But there is an alternative viewpoint, which seems more realistic in many ways, because it rests on a foundation of physical, technical specifics rather than fickle and arbitrary consumer preference, whim or taste. From this viewpoint, our technology and associated lifestyle choices are dictated by the technical requirements of their underlying technologies, both physical (the operation of the energy industry, the transportation industry, etc.) and political (the operation of political machines that segregate society by net worth and income, relegating wage-earners to a global disenfranchised underclass).
A few years ago I found out that I needed to replace the diesel engine on my boat (the old one blew up definitively) and looked at a number of options, one of which was to replace it with an electric motor and a large bank of batteries. The electric option was touted as being quiet, non-polluting, and having just enough range to get in and out of the marina and to get back to dock if the wind died during a typical daysail. It turned out to be more than twice as expensive as a replacement diesel engine. As to what one might do to take such a boat any great distance (that involves many hours of motoring) the solution is to… add a diesel engine hooked up to a very large alternator, at triple the cost of just replacing the diesel. And so I just replaced the diesel.
Diesel engines have a lot of positive qualities: they can run continuously for tens of thousands of hours; they can be rebuilt many times just by replacing the bearings, the cylinder sleeves, the piston rings and the valves; they are exceptionally reliable; the fuel they use is energy-dense. For these reasons, they are found throughout freight and construction industries and are used for small-scale power generation. They can be very large: the larger ships have engines that are as big as houses, with ladders welded to their cylinder walls, so that servicemen can climb down into them to service them after the cylinder head and the piston assembly are pulled out using an overhead shop crane. Small diesel engines make a lot less sense, and the silliest of them are the ones found on small yachts. There are many aspects of their design that make them silly, but there is also an overriding reason: they use the wrong fuel.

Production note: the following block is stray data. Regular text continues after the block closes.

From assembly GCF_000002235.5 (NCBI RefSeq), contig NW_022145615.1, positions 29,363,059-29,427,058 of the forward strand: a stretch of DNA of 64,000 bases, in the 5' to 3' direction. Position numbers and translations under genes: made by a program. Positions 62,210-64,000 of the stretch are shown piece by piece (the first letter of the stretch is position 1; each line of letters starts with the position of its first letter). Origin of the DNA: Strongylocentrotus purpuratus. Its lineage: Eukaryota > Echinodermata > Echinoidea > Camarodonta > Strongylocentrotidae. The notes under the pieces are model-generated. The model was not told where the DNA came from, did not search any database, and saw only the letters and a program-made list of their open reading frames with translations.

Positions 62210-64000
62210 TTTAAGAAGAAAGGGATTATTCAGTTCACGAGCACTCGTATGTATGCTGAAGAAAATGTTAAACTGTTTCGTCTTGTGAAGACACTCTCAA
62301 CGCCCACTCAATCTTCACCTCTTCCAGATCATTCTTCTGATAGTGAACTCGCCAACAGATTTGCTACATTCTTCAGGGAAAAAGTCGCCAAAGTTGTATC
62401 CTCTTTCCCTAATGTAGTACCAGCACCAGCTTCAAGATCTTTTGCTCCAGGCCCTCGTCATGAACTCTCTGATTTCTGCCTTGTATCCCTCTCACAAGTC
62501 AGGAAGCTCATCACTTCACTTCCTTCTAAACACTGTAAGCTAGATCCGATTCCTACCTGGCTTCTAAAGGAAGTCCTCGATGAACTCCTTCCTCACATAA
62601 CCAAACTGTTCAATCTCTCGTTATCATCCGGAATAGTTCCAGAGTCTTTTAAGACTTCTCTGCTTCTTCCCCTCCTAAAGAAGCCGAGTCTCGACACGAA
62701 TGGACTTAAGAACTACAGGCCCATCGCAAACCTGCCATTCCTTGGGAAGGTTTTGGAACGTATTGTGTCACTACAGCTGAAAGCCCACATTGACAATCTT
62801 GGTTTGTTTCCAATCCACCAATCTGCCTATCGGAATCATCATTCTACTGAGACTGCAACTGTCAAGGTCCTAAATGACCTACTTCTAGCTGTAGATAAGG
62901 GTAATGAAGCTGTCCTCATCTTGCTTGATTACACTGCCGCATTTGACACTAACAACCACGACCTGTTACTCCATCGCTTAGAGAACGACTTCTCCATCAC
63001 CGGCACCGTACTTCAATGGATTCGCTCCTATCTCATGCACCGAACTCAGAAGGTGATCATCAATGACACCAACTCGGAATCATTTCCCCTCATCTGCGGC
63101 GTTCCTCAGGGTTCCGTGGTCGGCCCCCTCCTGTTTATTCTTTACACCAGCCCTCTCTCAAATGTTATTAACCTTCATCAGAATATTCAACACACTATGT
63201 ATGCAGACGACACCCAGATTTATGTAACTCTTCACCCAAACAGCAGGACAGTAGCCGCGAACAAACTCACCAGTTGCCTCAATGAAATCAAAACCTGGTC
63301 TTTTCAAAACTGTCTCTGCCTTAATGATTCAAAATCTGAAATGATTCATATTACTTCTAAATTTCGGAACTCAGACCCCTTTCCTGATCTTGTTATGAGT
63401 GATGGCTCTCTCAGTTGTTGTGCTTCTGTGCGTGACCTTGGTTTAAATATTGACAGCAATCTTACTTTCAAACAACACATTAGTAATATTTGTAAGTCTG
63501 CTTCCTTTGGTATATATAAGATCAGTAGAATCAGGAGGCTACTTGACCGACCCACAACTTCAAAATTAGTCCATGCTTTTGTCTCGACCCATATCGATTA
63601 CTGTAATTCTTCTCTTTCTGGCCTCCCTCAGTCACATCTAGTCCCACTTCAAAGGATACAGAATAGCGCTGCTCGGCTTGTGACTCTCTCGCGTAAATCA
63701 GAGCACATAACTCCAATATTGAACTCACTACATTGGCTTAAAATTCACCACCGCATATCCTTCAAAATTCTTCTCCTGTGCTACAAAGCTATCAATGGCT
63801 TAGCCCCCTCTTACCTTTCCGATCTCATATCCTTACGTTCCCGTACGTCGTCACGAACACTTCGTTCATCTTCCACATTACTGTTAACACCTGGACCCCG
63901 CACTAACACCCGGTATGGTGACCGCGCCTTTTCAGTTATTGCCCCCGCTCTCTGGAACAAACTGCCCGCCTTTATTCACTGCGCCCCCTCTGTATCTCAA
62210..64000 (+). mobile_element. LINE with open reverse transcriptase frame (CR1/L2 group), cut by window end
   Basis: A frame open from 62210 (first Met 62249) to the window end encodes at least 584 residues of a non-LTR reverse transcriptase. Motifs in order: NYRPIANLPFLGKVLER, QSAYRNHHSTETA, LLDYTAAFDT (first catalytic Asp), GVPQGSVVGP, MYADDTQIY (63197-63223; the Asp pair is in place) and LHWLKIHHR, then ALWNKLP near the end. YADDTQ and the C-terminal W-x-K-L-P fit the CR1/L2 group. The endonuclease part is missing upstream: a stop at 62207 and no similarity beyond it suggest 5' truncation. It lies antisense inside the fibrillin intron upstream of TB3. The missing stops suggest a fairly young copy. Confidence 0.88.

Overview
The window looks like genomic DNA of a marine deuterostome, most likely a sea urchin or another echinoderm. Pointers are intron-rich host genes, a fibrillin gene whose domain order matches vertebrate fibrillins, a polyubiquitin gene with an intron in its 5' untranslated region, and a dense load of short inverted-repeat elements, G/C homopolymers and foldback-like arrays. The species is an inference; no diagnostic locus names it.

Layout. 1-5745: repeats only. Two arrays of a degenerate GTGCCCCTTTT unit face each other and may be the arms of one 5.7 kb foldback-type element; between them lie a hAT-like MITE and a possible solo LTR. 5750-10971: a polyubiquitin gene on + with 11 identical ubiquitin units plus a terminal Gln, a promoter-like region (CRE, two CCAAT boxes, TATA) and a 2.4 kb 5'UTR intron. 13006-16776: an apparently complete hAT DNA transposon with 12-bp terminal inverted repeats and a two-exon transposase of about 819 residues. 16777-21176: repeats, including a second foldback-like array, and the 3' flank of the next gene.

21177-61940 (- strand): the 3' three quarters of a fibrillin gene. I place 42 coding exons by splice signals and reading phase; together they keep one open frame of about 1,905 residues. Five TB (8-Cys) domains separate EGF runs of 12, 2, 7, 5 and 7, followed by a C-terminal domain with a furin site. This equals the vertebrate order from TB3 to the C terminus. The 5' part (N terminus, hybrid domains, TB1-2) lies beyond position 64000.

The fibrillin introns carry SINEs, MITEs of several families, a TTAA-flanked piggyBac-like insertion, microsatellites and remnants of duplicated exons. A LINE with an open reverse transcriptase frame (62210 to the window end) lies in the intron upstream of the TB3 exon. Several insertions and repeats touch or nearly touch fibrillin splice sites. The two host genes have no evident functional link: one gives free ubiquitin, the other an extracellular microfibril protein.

You see, diesel is a precious commodity, used in the transportation industry (by trucks, locomotives and ships), and in construction equipment, with no alternative that is feasible. A cousin of diesel fuel is jet fuel—another petroleum distillate—that is used to power jet engines, again, with no alternative that is feasible. And then there is a fuel that is only really useful as a small engine fuel: gasoline, that is. Gasoline engines beyond a certain size become much more trouble than they are worth.
Each barrel of crude oil can be distilled and refined into a certain amount of diesel and jet fuel, a certain amount of gasoline, some tar and some far less useful substances such as naphtha. The diesel is spoken for, because it literally moves the world; but if enough small engines cannot be found to burn all the gasoline that is produced, it becomes a waste product and has to be flared off at the oil refinery, at a loss. Indeed, prior to Henry Ford coming up with the brilliant plan to build cars cheap enough for his workers to afford, gasoline was dumped into rivers just to get rid of it, because while everyone burned kerosene (a distillate, like jet fuel and diesel) in lamps, cars remained playthings of the rich, and there simply wasn’t a market for any great quantities of gasoline.
Therefore, it became very important to find ways to sell gasoline, by finding enough uses for it, no matter how superfluous they happened to be. And although some people think that the private automobile is a symbol of luxury and freedom and feel the thrill of the open road, the reason they think that is because these ideas were implanted in their heads by the people who were tasked with finding a market for gasoline. Alongside cars, great effort was put into marketing all sorts of other small engines: for lawn mowers, jet skis, motorcycles, ATVs, boat outboard motors… The only semi-industrial use of gasoline is in chainsaws, small generators and air compressors, service and delivery vehicles, and outboard engines.
And so people were sold on the idea of driving their own car, whether they needed to or not, and spending lots of time stuck in traffic—all so that they would pay for gasoline. By causing all that excess traffic congestion, they also created the need to widen roads and highways, generating demand for another borderline useless petroleum product: road tar. And since there was a problem with cramming all these cars into cities (where cars are generally not needed if the cities are laid out using proper urban design, with sufficient numbers of tram, light rail and subway lines, etc.) the solution was to move everybody out to the suburbs. And so the reason half of the US population now lives in suburbia and drives has nothing to do with their needs, and everything to do with the need to sell them gasoline.